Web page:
Neuroscience, Perception, Auditory cortex, Planum temporale and Functional magnetic resonance imaging are his primary areas of study. Human brain, Sensory system, Stimulus, Brain mapping and Functional imaging are among the areas of Neuroscience where the researcher is concentrating his efforts. His Perception research includes elements of Cognitive psychology, Auditory system and Cognitive science.
His Auditory cortex study incorporates themes from Speech recognition, Melody and Auditory perception. His Planum temporale course of study focuses on Acoustic space and Binaural recording, Monaural, Noise and Pattern recognition. As part of the same scientific family, Timothy D. Griffiths usually focuses on Functional magnetic resonance imaging, concentrating on Brainstem and intersecting with Thalamus.
Timothy D. Griffiths focuses on Neuroscience, Auditory cortex, Perception, Speech recognition and Audiology. His Auditory cortex research is multidisciplinary, incorporating elements of Auditory perception, Stimulus, Planum temporale, Magnetoencephalography and Brain mapping. His Planum temporale study combines topics in areas such as Gyrus and Superior temporal gyrus.
His Perception research integrates issues from Cognitive psychology, Auditory system and Sequence learning. His work deals with themes such as Communication, Musical instrument, Intraparietal sulcus, Auditory scene analysis and Psychophysics, which intersect with Speech recognition. His Audiology research incorporates elements of Amusia and Cognition.
Timothy D. Griffiths mostly deals with Neuroscience, Auditory cortex, Audiology, Perception and Hippocampus. His research integrates issues of Gyrus, Functional imaging, Neural substrate and Posterior parietal cortex in his study of Auditory cortex. His biological study spans a wide range of topics, including Lesion, Cognition, Aphasia and Psychoacoustics.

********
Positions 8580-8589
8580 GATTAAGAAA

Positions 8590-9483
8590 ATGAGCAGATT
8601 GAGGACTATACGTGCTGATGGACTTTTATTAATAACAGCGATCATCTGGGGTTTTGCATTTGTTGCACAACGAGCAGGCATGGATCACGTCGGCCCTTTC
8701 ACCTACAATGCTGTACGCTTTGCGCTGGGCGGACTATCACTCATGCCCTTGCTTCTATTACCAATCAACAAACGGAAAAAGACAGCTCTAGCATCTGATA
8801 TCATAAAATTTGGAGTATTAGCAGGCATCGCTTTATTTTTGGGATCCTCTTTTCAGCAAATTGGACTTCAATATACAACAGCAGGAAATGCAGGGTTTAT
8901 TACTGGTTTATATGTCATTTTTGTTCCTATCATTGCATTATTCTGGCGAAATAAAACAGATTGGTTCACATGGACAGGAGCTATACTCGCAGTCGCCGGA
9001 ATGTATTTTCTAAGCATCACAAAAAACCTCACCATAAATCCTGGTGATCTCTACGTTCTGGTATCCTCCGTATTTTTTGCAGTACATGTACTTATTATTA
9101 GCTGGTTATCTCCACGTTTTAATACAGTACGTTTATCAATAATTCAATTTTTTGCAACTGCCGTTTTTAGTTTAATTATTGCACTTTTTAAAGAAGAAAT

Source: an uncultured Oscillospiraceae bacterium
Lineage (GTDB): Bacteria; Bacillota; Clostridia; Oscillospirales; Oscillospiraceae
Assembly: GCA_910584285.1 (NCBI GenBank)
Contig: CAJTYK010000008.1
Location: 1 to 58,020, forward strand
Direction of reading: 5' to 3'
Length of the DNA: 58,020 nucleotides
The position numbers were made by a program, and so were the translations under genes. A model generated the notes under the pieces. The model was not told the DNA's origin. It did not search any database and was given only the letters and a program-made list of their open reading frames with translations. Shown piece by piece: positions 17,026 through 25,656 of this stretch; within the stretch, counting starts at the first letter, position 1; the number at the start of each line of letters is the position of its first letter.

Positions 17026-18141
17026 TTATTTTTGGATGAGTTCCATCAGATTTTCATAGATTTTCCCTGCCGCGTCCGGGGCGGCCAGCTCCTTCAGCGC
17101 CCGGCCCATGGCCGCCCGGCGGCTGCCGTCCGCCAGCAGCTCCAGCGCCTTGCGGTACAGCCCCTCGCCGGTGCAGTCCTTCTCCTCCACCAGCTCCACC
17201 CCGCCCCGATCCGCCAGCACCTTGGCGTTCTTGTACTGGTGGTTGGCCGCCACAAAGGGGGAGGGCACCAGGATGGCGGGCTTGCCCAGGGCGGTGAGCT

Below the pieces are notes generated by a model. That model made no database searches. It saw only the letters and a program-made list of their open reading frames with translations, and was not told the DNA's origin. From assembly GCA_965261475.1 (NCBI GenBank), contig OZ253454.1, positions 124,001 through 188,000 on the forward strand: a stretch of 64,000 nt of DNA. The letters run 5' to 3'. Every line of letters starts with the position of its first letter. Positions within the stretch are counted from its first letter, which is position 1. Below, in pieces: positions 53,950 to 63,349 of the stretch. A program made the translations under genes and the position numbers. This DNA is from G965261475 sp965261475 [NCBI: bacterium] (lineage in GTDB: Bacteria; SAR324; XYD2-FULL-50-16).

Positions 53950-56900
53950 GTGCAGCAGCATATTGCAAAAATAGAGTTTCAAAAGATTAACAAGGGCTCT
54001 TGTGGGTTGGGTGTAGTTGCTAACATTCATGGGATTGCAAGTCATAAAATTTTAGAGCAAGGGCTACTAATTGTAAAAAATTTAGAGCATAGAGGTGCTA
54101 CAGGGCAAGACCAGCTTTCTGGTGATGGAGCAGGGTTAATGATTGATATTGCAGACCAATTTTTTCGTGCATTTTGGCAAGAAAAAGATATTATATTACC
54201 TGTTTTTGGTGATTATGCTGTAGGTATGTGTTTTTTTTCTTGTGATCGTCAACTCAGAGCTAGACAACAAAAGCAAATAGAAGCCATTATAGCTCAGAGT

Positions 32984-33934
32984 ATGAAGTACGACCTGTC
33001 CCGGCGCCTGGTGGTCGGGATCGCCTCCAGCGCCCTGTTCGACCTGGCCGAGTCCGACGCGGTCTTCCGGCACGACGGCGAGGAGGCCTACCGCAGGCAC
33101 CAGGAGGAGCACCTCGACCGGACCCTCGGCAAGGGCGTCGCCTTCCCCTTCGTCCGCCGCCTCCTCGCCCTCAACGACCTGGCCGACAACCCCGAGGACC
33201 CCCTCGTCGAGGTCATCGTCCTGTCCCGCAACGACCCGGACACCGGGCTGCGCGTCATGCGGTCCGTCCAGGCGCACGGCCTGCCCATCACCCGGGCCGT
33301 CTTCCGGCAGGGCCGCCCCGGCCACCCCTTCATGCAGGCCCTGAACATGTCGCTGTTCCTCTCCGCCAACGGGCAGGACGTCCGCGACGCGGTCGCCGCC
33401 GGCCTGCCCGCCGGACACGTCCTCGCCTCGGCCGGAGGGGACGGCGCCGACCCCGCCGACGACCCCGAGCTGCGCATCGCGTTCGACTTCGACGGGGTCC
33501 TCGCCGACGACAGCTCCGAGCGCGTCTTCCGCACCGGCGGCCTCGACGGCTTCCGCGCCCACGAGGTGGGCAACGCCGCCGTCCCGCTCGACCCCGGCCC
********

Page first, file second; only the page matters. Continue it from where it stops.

His studies deal with areas such as Rhythm and Auditory perception as well as Cognition. The various areas that Timothy D. Griffiths examines in his Perception study include Cognitive psychology, Sensory system, Background noise, Speech recognition and Functional magnetic resonance imaging. His work in Hippocampus addresses issues such as Semantic memory, which are connected to fields such as Neuropsychology.
His primary areas of study are Auditory cortex, Audiology, Neuroscience, Perception and Primate. The Auditory cortex study combines topics in areas such as Figure–ground, Cognitive psychology and Speech perception. His study in Audiology is interdisciplinary in nature, drawing from both Mismatch negativity, Cognition, Sensory system, Chronic pain and Temporal lobe.
As part of his studies on Neuroscience, he often connects relevant subjects like Broadband. His Perception study integrates concerns from other disciplines, such as Functional magnetic resonance imaging, Tinnitus, Neural substrate and Electroencephalography. His Local field potential research incorporates themes from Superior temporal gyrus, Electrophysiology, Stimulus, Planum temporale and Electrocorticography.
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The Processing of Temporal Pitch and Melody Information in Auditory Cortex
Roy D Patterson;Stefan Uppenkamp;Ingrid S Johnsrude;Timothy D Griffiths;Timothy D Griffiths.
The planum temporale as a computational hub
Timothy D Griffiths;Jason D Warren.
Trends in Neurosciences (2002)
What is an auditory object
Timothy D. Griffiths;Jason D. Warren.
Nature Reviews Neuroscience (2004)
Sensitivity to dynamic auditory and visual stimuli predicts nonword reading ability in both dyslexic and normal readers
C. Witton;J.B. Talcott;P.C. Hansen;A.J. Richardson.
Current Biology (1998)
Calcium overload in selectively vulnerable neurons of the hippocampus during and after ischemia: an electron microscopy study in the rat.
R. P. Simon;T. Griffiths;M. C. Evans;J. H. Swan.
Journal of Cerebral Blood Flow and Metabolism (1984)
Music and the brain: disorders of musical listening
Lauren Stewart;Katharina von Kriegstein;Jason D. Warren;Timothy D. Griffiths.
Analysis of temporal structure in sound by the human brain.
Timothy D. Griffiths;Timothy D. Griffiths;Christian Büchel;Richard S.J. Frackowiak;Roy D. Patterson.
Nature Neuroscience (1998)
Distinct neural substrates of duration-based and beat-based auditory timing.
Sundeep Teki;Manon Grube;Sukhbinder Kumar;Timothy D. Griffiths.
The Journal of Neuroscience (2011)
Properties of the Internal Clock: First- and Second-Order Principles of Subjective Time
Melissa J. Allman;Sundeep Teki;Timothy D. Griffiths;Warren H. Meck.
Annual Review of Psychology (2014)
Right parietal cortex is involved in the perception of sound movement in humans.
Timothy D. Griffiths;Geraint Rees;Adrian Rees;Gary G. R. Green.
Nature Neuroscience (1998)
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